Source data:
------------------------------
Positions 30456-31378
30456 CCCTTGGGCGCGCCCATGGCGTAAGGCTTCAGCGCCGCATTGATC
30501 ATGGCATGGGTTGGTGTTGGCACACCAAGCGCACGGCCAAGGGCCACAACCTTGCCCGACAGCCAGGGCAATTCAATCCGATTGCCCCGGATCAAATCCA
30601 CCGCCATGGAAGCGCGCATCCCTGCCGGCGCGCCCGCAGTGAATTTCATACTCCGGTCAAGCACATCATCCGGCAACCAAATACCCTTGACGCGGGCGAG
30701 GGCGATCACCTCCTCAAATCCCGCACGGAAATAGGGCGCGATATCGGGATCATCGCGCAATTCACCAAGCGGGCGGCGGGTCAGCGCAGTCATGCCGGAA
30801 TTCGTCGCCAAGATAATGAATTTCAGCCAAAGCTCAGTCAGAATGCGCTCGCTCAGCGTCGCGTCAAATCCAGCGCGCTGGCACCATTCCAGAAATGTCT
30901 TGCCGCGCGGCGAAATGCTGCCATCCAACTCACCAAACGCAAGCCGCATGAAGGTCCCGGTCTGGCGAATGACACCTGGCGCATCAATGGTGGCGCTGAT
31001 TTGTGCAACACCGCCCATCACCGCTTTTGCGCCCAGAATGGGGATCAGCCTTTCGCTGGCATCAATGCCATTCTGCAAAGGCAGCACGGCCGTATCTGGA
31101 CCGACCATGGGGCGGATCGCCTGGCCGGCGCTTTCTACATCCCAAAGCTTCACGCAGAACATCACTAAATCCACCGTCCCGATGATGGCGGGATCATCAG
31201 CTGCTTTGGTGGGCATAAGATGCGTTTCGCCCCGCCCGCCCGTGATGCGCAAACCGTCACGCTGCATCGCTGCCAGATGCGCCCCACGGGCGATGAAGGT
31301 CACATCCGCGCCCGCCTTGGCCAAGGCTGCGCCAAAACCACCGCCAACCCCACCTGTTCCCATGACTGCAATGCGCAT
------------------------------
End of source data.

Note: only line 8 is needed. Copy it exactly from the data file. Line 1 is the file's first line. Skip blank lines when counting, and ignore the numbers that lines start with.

31001 TTGTGCAACACCGCCCATCACCGCTTTTGCGCCCAGAATGGGGATCAGCCTTTCGCTGGCATCAATGCCATTCTGCAAAGGCAGCACGGCCGTATCTGGA